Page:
With the news that this year’s Fuji Rock Festival would be postponed until 2021, summer 2020 became the season of no music in Japan.
Organizer Smash Japan’s decision to not hold the annual gathering at the Naeba Ski Resort in Niigata over COVID-19 concerns officially cleared this year’s once-crowded summer festival calendar. Rock In Japan Festival in Ibaraki Prefecture and Rising Sun Rock Festival in Hokkaido, two of the other cornerstones of the festival circuit, canceled earlier. Summer Sonic, typically held every August simultaneously in Osaka and Tokyo by event company Creativeman, had previously bowed out due to the Olympics, though it was — and still is — planning a slightly rebranded event called Supersonic scheduled for late September.
It’s not just the marquee festivals taking 2020 off, though. Dozens of smaller music gatherings across Japan that offered large-scale live experiences to those in places that don’t often get major music events are also off for the summer. Coupled with the majority of the country’s clubs and live music venues remaining closed, music fans should expect to spend a lot more time at home glued to the small screen, with air conditioning on full blast.
All corners of entertainment and leisure have been blindsided by the global pandemic. Movie theaters recently started to open again, but with far fewer summer blockbusters to screen. Professional sports leagues will recommence without fans in attendance, while beaches are being impacted, too. I hope you like terrestrial TV and streaming video — though, even those industries can’t create nearly as much new content due to safety concerns shutting down production.
However, live music and club culture face the hardest road to a “new normal.” Novel coronavirus clusters have been linked to live houses, clubs and other nightlife staples, which has led to people in the industry feeling demonized by those outside of it. Nevermind that artists and organizers — top level or underground — were among the first to adjust their behavior to the realities of COVID-19 back in late February. This corner of Japanese entertainment remains under scrutiny, with hotspots continuing to pop up and only adding to the attention.
Even as COVID-19 cases decrease and restrictions ease, the next three months will be about preserving venues that once flourished, and figuring out how to enjoy live music amid a global pandemic. In the past few weeks, Tokyo clubs such as Studio Coast/Ageha, Contact and Sound Museum Vision launched crowdfunding campaigns to ensure they could operate in the future (the first two met their goals, while Shibuya’s Vision is at 88 percent at time of writing). Yet plenty more, big and small, are still facing financial hurdles, and will have to find new ways to produce money in the months to come.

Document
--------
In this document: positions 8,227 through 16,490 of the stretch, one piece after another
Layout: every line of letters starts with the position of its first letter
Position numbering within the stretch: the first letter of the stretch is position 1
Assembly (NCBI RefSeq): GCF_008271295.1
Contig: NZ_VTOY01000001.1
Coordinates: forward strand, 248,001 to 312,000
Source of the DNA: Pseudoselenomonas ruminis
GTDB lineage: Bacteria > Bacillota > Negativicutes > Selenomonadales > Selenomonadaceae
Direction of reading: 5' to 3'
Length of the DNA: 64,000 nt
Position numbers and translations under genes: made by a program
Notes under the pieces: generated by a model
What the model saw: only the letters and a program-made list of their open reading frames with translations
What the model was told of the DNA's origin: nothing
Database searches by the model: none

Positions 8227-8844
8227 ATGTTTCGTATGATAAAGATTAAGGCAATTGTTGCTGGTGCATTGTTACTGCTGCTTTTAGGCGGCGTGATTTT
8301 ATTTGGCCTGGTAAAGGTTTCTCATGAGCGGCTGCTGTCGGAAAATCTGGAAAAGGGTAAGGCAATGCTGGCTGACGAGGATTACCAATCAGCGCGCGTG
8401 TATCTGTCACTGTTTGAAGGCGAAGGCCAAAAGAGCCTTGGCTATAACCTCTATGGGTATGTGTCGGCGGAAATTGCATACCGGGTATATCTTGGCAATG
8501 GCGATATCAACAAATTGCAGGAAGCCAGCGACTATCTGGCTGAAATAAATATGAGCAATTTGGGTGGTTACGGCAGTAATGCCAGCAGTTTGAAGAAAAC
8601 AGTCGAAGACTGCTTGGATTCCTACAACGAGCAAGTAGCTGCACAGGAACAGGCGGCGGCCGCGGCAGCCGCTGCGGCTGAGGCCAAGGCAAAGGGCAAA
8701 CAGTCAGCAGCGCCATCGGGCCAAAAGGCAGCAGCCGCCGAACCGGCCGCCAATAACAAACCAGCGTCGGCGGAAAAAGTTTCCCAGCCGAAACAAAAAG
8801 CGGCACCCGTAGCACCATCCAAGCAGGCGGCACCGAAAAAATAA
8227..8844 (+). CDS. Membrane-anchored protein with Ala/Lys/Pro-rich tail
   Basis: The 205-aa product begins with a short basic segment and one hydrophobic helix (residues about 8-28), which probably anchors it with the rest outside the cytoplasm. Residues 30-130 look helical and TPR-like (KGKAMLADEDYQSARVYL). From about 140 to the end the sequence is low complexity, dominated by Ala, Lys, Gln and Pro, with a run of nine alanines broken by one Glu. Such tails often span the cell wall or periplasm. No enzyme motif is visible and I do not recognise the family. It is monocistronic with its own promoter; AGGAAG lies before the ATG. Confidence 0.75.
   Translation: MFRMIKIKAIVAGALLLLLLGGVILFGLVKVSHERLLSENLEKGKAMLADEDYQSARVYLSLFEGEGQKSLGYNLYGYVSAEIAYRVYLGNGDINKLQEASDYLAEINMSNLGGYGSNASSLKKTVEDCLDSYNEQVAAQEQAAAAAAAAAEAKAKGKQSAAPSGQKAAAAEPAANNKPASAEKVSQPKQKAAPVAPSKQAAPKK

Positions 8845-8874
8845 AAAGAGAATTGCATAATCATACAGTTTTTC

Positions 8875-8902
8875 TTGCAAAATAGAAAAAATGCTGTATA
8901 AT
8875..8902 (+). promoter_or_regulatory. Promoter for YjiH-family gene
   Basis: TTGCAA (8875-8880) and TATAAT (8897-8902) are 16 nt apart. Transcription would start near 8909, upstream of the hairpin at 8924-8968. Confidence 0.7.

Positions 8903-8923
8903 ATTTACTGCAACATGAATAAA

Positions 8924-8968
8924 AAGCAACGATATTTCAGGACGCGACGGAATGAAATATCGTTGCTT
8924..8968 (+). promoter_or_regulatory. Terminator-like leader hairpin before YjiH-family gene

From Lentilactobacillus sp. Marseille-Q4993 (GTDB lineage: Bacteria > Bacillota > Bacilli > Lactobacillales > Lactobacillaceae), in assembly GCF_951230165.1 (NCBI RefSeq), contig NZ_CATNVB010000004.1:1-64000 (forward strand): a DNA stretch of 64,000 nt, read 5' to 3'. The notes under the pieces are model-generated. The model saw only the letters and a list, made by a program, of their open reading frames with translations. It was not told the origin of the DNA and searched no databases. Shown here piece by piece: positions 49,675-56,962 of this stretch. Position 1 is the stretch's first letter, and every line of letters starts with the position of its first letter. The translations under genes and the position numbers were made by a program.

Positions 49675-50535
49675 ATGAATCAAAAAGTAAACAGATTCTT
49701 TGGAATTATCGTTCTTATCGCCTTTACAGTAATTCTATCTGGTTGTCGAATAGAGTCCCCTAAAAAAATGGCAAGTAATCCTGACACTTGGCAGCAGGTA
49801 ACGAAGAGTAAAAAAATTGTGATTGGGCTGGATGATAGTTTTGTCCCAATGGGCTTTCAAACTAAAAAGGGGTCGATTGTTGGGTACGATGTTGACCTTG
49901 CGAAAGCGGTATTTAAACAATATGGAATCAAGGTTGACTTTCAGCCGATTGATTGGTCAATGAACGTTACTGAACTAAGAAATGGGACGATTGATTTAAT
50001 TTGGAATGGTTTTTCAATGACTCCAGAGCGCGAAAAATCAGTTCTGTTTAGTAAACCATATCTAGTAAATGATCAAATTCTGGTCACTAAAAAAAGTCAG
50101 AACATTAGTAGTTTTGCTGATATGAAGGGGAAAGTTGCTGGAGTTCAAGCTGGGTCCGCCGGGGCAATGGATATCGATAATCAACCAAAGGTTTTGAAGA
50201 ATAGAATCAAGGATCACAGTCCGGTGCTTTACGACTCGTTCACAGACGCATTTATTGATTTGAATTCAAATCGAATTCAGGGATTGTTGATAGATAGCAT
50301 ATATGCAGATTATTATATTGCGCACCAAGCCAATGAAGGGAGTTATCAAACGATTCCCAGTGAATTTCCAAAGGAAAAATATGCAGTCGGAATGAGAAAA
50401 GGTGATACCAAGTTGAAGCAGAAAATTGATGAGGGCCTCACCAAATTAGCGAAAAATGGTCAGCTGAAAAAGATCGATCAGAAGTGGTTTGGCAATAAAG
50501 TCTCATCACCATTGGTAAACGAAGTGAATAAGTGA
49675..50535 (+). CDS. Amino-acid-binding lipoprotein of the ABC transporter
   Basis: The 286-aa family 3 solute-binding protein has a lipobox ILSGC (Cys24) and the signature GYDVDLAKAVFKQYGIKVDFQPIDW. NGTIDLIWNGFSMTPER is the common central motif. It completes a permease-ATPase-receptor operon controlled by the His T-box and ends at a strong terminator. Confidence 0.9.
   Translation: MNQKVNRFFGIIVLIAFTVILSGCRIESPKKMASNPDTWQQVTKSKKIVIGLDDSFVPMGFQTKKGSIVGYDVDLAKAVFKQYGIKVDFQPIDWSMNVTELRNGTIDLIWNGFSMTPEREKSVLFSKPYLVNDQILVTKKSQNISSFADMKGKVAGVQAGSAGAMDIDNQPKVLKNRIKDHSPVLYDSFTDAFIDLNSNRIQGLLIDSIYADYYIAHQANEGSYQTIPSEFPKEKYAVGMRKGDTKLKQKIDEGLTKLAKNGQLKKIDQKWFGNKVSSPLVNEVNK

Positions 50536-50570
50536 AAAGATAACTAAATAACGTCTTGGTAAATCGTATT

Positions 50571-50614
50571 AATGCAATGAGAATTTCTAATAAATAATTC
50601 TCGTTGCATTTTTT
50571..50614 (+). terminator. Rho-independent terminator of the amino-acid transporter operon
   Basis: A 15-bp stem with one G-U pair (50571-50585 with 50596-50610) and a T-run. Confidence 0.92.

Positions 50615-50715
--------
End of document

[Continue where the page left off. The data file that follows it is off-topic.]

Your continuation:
Re-opening is an option, and the Kansai region looks set to be the testing ground for live music. Already, mainstream clubs such as Pure and Giraffe Japan in Osaka’s Shinsaibashi neighborhood have started operating again, while a few shows have taken place as well, though these look like novelty solutions rather than anything that could be long-lasting. More venues will give it a go in the coming weeks, but it’s going to be trial and error.
Summer 2020, then, isn’t going to feel remotely normal for music fans. Rather, it’s a moment for the industry and community to rethink how everything works — from immediate safety concerns to bigger-picture questions about the importance non-Japanese artists play for clubs and festivals, and how to sustain local scenes when big foreign names aren’t available. Not quite as fun as catching Tame Impala on the Green Stage, but an important chance to chart a new way forward.
In a time of both misinformation and too much information, quality journalism is more crucial than ever.
By subscribing, you can help us get the story right.